The Northen Gem
Perlis, the northern gem, exudes natural beauty and is characterised by sprawling paddy fields. Predominantly agricultural, its historical background is marked by ancient archaeological discoveries with its multiracial society consisting of Malays, Chinese, Indians and Thais as it shares a border with Thailand.
There are several natural attractions that make this state unique such as the Perlis State Park and Gua Kelam. However, there’s a lot more to Perlis than meets the eye. For those who love cities and towns with a relaxed pace of life and a little history on the side, Kangar, the state capital, has historical buildings such as the Syed Alwi Mosque while the Royal Palace and Royal Mosque are located in the Royal town of Arau.
GETTING TO PERLIS
Getting There – The main entry points to Perlis are usually Padang Besar and Bukit Kayu Hitam, which is near the Thai border in the north. Alternatively, you can get to Kuala Lumpur first and then make your way to the state. If not, you may go for another option, which includes taking a trip to Penang Island or Langkawi first, then hopping on to Perlis.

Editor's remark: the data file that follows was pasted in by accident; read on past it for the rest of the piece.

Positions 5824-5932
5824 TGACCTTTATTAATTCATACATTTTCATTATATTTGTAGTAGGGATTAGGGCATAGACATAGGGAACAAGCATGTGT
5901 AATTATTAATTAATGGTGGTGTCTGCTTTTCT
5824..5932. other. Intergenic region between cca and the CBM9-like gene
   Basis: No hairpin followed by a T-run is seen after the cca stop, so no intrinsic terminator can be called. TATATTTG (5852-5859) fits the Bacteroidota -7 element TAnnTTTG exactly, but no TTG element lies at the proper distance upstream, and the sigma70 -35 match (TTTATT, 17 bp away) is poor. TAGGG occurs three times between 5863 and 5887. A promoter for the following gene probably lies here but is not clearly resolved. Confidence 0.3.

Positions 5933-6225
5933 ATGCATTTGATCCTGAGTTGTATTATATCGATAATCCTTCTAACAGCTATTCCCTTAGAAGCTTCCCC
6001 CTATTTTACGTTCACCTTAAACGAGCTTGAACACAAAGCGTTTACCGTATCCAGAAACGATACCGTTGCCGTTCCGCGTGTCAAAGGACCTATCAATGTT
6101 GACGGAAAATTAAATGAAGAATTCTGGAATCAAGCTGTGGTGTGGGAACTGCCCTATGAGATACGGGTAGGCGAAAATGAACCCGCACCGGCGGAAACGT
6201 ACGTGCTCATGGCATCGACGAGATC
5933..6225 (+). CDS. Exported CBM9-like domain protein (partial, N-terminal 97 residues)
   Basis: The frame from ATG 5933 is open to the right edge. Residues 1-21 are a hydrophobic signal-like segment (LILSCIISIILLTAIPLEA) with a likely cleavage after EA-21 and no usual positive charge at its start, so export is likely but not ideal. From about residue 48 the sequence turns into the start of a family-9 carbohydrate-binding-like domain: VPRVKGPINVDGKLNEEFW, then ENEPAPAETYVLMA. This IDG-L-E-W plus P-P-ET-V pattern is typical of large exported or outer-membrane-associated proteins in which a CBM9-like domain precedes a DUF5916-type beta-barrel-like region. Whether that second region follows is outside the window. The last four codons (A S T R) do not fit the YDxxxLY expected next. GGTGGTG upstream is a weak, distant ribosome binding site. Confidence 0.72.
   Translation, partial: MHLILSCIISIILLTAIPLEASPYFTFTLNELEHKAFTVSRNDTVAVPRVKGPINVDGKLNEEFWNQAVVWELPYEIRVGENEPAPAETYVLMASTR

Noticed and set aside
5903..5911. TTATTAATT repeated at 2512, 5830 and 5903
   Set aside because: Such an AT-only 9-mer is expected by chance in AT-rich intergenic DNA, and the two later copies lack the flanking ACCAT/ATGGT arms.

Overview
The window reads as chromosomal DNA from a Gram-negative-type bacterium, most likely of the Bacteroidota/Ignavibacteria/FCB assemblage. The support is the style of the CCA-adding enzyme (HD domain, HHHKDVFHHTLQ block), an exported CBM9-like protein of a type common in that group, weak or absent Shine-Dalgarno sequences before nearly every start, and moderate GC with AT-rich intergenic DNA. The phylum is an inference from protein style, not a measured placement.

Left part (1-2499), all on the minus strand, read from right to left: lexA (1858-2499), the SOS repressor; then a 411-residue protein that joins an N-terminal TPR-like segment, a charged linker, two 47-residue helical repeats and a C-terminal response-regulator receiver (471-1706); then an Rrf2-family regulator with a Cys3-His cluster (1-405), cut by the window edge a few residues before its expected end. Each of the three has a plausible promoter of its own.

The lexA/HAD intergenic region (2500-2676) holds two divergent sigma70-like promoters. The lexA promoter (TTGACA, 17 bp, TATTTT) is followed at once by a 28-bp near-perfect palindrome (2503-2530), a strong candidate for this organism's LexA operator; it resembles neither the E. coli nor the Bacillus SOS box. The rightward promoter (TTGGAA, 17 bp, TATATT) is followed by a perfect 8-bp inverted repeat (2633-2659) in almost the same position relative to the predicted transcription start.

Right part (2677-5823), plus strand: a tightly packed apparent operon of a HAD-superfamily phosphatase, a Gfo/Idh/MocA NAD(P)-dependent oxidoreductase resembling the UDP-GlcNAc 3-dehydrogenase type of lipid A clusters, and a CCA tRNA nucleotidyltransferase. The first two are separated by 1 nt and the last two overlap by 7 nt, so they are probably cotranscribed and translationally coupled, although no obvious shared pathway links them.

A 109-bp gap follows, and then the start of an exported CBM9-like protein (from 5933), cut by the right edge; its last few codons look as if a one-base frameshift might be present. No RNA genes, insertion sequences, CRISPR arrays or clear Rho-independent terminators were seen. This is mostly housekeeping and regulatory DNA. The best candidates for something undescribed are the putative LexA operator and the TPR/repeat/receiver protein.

By Road – The north-south expressway has made it easy for any traveler to drive up to and roads are accessible from major towns and cities in the Peninsula. From major towns, air-conditioned express buses are also available to Kangar and also to Kuala Perlis.
By Air – If you are traveling to the country by air, please take note that there are no direct flights to Perlis. Don’t forget, the state is really very small. However, if you insist on flying, the nearest stop is at Alor Setar, Kedah, whereby you can take a cab to the capital of Perlis, which is Kangar. The ride will take you about 45 minutes.
By Sea – the only way to get to Perlis by sea is from Langkawi Island. The Boat will dock at the Kuala perlis Jetty. There are almost more than 10 trips daily which is almost every hour. The last boat is at 11 pm.
FACTS ABOUT PERLIS
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